With the global Recession biting down on Australia and WA resources boom contracts on the decline, Australian businesses are re-evaluating their marketing strategies to ensure that relationships with local customers are protected and strengthened.
WA Treasurer, Troy Buswell, went on the record in April to say that he expected that WA would be the last Australian state to feel the impact of the recession, but this is little comfort for SME businesses who can little afford to take chances with their economic future.
Grassroots marketing is about reaching the local community and making a direct business-customer connection. Rather than apply expensive hit or miss advertising communications to a broad, undefined demographic sector, grassroots marketing strategies allow businesses to target ordinary Australians and cut through media clutter to deliver a genuine value proposition message.
Australians were outraged to see the Pacific Brands and its iconic brand Bonds head offshore earlier this year; and with it over one thousand Australian jobs. Enlisting community support by supporting the local community in a reciprocal benefits relationship is a smart marketing move when the budgets of both Australian businesses and average households are tight.
Oak McIlwain of Australian business directory, Company List, says that something as simple as promoting accessibility to your business through a local directory can yield a huge marketing return. “Just taking 10 minutes out of your day to list your business on a relevant directory is more effective in many cases that an advertising campaign and media spend worth thousands of dollars. It’s really about speaking directly with the consumers who will use your services”.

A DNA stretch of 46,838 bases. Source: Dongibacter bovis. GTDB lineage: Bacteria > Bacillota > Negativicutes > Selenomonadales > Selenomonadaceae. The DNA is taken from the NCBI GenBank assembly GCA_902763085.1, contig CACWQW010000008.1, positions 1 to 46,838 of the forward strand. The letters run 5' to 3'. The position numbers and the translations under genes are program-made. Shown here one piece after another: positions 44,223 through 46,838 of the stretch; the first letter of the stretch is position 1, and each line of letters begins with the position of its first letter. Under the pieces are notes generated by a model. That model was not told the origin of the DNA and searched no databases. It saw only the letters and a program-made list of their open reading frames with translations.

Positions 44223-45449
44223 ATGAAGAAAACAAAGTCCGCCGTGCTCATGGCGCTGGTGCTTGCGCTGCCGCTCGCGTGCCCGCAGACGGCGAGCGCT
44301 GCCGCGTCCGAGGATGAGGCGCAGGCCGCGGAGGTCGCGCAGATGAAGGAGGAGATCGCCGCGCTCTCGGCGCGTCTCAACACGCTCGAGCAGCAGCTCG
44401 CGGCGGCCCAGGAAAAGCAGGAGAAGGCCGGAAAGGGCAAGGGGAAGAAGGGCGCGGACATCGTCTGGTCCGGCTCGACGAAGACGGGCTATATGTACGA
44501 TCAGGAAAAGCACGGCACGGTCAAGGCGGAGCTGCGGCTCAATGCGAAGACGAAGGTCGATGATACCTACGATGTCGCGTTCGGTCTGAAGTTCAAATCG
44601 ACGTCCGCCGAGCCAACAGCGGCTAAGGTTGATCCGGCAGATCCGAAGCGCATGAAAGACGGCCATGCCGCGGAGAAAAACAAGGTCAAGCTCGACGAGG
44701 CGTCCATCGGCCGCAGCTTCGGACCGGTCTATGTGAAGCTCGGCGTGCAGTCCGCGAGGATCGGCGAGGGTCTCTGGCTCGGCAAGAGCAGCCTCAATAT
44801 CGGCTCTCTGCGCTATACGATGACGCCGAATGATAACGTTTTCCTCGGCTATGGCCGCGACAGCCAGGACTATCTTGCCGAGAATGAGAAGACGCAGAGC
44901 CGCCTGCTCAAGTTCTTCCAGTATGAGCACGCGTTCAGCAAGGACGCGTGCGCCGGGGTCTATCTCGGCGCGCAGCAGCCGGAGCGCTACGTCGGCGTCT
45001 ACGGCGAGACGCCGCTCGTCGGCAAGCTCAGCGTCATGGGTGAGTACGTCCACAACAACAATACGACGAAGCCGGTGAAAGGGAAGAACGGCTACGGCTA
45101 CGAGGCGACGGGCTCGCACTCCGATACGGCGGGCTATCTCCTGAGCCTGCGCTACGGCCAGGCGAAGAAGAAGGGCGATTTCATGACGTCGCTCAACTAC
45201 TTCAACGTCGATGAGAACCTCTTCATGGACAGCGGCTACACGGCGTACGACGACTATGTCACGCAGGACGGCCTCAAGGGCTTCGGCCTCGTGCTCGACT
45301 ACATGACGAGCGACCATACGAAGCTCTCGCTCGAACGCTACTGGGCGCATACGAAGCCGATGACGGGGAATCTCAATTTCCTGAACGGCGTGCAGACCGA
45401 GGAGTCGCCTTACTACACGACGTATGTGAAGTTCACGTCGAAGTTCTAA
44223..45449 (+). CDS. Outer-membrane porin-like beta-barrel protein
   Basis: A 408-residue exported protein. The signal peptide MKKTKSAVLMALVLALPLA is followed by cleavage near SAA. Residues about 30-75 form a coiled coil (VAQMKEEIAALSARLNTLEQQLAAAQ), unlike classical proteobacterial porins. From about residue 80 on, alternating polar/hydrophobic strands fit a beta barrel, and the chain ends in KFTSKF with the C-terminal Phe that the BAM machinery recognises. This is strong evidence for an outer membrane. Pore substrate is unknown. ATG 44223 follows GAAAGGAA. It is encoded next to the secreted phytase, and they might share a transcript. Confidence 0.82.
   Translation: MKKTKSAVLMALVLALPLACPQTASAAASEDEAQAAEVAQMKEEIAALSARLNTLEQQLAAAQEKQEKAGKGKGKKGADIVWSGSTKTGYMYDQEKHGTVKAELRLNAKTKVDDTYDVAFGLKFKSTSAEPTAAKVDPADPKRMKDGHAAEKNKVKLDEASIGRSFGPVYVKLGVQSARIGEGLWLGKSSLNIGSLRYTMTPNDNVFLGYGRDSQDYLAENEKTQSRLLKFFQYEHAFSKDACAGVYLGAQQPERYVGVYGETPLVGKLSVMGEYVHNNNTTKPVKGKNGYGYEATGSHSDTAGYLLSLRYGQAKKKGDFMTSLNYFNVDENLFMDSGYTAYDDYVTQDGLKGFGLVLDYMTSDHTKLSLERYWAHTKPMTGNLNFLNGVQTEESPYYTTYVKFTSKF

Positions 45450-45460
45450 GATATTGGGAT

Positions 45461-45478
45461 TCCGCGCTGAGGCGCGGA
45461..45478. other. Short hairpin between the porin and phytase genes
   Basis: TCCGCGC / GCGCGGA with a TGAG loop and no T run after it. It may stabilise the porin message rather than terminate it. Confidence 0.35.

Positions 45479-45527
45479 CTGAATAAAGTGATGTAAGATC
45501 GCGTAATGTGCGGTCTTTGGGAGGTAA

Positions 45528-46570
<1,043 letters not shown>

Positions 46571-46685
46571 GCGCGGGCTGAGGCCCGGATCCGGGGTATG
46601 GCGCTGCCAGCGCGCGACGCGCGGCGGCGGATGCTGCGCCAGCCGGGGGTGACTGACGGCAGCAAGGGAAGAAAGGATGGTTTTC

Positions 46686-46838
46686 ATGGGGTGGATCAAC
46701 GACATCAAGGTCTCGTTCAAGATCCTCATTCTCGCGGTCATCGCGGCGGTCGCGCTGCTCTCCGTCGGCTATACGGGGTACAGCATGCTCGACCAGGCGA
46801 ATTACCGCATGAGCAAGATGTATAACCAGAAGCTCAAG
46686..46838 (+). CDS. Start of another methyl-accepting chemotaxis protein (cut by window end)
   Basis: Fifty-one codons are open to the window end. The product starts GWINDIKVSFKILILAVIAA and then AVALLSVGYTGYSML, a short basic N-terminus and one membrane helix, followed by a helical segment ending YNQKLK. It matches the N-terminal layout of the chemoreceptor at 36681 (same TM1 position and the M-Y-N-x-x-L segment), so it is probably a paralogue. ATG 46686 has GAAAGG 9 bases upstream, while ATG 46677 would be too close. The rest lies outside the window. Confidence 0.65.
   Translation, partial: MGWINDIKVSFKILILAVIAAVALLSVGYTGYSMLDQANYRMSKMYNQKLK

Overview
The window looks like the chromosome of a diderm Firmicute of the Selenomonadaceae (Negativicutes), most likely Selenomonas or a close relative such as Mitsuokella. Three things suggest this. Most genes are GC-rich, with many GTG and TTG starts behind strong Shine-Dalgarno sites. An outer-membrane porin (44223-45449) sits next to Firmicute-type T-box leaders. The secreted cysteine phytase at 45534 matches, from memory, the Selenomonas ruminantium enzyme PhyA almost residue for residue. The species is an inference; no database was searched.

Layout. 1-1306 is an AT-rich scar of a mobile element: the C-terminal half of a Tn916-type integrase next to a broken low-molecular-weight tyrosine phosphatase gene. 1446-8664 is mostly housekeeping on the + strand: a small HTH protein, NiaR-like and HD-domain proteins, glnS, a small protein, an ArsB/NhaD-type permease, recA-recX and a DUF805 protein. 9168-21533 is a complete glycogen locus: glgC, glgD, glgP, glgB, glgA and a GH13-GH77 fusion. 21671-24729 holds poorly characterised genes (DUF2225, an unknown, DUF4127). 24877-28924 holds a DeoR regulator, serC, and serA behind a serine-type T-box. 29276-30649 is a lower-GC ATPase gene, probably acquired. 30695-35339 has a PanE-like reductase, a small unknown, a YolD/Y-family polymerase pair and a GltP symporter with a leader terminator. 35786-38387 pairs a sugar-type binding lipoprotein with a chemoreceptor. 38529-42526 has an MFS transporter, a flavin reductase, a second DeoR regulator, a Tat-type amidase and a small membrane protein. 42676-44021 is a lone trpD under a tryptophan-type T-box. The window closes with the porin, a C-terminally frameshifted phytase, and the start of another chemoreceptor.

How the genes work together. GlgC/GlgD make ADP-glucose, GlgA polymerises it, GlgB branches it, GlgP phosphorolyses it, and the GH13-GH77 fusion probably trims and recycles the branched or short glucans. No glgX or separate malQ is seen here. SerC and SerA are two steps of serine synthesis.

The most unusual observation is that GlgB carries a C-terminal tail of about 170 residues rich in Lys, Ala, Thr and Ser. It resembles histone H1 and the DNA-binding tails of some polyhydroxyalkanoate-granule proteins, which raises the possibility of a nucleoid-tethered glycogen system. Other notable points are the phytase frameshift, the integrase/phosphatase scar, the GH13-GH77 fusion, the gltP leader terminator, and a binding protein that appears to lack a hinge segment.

Applications for the distinctive ‘Australian Made’ logo increased exponentially in the wake of Pacific Brands’ closure of Australian operations and the public backlash which followed. McIlwain says this really came as no surprise as, ‘Australians have always gotten behind their own and lent support to any Australian business willing to give it a go’. The trouble as McIlwain sees it is in getting the message out where it counts that a particular product or service is available in their community.
‘Small businesses don’t have the kind of deep pockets that iconic Australian brands such as Bonds can access. They simply can’t afford scattergun marketing that may miss the mark, and often get lost in the milieu of messages which clutter up our thinking’.
With non-traditional marketing methods gaining popularity and media spends declining; it may be that grassroots marketing is the smart move for tough times.